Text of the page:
John Valadez, "Car Show"
Through September 2, 2012 at the San Diego Museum of Contemporary Art, La Jolla
by Jeanne Willette
There ought to be no one in the Los Angeles art world who has failed to make the obligatory pilgrimage to one of the most important sites of public art in the city – the famed Victor Clothing Company. One of the beloved treasures was a mural at 242 S. Broadway painted in 1981 by John Valadez. When the building was sold for loft conversion, conservationists and historians were alarmed, but in 2009 collector Peter Norton stepped in and purchased the 60-foot streetscape of the street in the heart of downtown. Although this mural is not in the exhibition in La Jolla, it sets the stage for the works to follow.
John Valadez, "Car Show," 2001, oil on canvas, 76 x 96 1/4".
Many of those works comprise Valadez' retrospective, "Santa Ana Condition," not in Los Angeles but La Jolla, a few short miles from Mexico, and this exhibition is indeed border art. For decades Valadez has portrayed the Chicano community of the post-civil rights period. Despite the modernity of his subjects, his materials are old-school: oils, pastels and drawings, and his extraordinary portraits, such as "Calvo," evoke the past in his gracefully billowing zoot suit pants – all dark hair, golden skin against a sleeveless t-shirt and wary pose – are as solemnly straightforward as an old daguerreotype.
The people Valadez seeks out are not fully assimilated. "Getting Them Out of the Car" (1984) is the story of a gang fight, men and women struggling and dying, trapped in the dead-end of a social death trap. Despite their marginalization, the Chicanos have proudly remained a sub-culture of Mexican traditions, fully developed with its own history: distinct clothing and car culture seen in the recent series, "Dulces, Gingerbread, Car Show, Chevy Twins and Emerald Tiptoe." Here in panoramas of “courtship rituals” we see the pride in lovingly crafted vehicles, symbols of shining manhood, surrounded by sexy young women, savoring that fleeting moment of hotness that will be cooled by time. Valadez notes that the owners save up for a chrome fender the way others might put money aside for a European vacation.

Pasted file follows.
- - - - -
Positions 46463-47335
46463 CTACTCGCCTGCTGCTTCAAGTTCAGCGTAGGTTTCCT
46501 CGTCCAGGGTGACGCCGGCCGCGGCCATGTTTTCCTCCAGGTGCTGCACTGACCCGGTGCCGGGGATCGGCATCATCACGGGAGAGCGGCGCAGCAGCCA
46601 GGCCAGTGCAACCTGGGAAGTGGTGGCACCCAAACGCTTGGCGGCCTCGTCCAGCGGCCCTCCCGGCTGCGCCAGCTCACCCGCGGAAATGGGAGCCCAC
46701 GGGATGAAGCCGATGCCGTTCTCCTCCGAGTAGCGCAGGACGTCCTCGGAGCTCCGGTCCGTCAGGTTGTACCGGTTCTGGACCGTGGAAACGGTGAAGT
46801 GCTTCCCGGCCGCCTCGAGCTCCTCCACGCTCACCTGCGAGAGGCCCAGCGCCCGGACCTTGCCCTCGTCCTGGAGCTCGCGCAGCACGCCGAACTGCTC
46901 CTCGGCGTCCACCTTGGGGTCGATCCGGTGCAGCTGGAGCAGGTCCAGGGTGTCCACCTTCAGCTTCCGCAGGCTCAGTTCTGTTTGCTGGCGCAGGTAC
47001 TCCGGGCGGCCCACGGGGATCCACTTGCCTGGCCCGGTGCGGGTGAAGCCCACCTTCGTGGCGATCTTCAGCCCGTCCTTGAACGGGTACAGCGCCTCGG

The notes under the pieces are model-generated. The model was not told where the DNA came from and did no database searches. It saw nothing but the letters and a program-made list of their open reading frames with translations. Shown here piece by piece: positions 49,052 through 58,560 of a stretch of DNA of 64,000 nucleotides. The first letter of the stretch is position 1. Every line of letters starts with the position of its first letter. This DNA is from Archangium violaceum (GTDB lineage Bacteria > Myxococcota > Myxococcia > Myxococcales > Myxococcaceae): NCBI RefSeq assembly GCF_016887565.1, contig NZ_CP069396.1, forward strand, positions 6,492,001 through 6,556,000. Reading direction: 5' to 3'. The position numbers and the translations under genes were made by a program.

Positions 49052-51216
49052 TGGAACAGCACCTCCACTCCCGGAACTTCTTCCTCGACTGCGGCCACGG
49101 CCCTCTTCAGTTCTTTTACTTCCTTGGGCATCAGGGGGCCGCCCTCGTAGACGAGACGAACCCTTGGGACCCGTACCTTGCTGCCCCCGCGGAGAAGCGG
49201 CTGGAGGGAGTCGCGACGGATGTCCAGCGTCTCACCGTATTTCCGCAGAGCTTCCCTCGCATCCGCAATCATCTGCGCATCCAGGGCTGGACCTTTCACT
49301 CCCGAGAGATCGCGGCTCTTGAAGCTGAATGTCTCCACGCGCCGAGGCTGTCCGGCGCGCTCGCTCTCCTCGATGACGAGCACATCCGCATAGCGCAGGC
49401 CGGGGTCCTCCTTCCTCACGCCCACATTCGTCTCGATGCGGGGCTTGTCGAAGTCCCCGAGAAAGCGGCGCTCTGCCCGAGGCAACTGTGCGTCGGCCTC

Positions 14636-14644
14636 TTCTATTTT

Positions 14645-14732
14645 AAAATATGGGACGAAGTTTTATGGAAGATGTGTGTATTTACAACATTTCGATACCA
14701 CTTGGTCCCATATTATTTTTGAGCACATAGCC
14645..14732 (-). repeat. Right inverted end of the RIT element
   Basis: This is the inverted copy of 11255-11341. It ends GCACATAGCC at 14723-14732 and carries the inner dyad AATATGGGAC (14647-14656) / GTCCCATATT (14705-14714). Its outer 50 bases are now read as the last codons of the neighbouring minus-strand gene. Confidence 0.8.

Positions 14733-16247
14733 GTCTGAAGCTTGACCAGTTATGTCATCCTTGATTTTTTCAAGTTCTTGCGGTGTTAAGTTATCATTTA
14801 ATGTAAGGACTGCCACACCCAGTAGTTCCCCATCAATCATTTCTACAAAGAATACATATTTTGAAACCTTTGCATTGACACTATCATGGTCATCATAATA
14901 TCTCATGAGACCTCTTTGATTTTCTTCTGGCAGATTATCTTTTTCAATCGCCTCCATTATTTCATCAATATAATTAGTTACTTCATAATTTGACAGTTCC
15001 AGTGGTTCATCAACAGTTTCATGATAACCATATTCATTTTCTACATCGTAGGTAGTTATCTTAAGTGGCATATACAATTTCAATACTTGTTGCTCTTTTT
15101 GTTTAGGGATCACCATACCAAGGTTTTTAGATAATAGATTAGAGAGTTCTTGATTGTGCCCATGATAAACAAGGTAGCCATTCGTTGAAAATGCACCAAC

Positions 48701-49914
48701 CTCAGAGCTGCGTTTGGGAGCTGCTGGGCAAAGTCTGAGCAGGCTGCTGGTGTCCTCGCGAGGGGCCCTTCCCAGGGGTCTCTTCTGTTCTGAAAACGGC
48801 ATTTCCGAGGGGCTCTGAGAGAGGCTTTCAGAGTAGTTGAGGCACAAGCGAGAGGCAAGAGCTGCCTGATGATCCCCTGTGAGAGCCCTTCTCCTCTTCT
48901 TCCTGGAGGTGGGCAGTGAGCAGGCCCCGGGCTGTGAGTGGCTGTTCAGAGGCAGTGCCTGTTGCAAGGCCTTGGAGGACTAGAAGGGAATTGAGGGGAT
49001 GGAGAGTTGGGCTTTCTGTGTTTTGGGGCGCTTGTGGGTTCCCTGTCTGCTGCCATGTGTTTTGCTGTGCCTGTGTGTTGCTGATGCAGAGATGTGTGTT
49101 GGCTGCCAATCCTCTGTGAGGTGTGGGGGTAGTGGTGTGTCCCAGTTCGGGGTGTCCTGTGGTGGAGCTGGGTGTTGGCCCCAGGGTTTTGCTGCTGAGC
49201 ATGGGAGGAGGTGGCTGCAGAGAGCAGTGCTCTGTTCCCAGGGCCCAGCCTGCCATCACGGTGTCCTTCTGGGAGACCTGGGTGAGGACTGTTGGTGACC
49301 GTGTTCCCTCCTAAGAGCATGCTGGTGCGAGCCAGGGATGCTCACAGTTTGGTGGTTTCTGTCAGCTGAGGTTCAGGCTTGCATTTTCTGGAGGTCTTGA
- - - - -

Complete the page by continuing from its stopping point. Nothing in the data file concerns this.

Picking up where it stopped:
Although the artist takes notes with his camera, the “realism” of his art is not “photo” but hovers between the extremes of candid captures of slices of Mexican life and an enchanting magic realism. "Beto’s Vacation (Water, Land, Fire)" (1985) is a huge pastel triptych, and a tour de force of pastel handling, especially on the foam tipped waves and the wraiths of smoke. It seems real but it’s pure fantasy, keeping its tale secret from the viewer. Water and fire – the bipolars of California – reappear in "Pool Party" (1987). Here the characters, standing in their backyard next to a swimming pool, are facing the viewer, oblivious to the huge red conflagration steadily approaching from behind.
Some of the shifts from reality to dream are in the interest of telling a panoramic history: "Mesoamerica" (2006) unfolds from the vividly pink mastodon to the white Quinceanera dresses. "Gaviota" (1987), which depicts a woman in a pink bathrobe and pink fuzzy slippers straddling a stream of water, evokes the sinister tone of Rene Magritte or Gregory Crewdson. In speaking of this painting, Valadez stated that he want to move beyond traditional portraiture to “allegorical questions.” “These are stories,” he says “that I don’t know where they are going to go … it’s all very mysterious.” As an artist, he has learned to trust himself and his imagination so as to capture these magic moments while allowing them to hover without closure.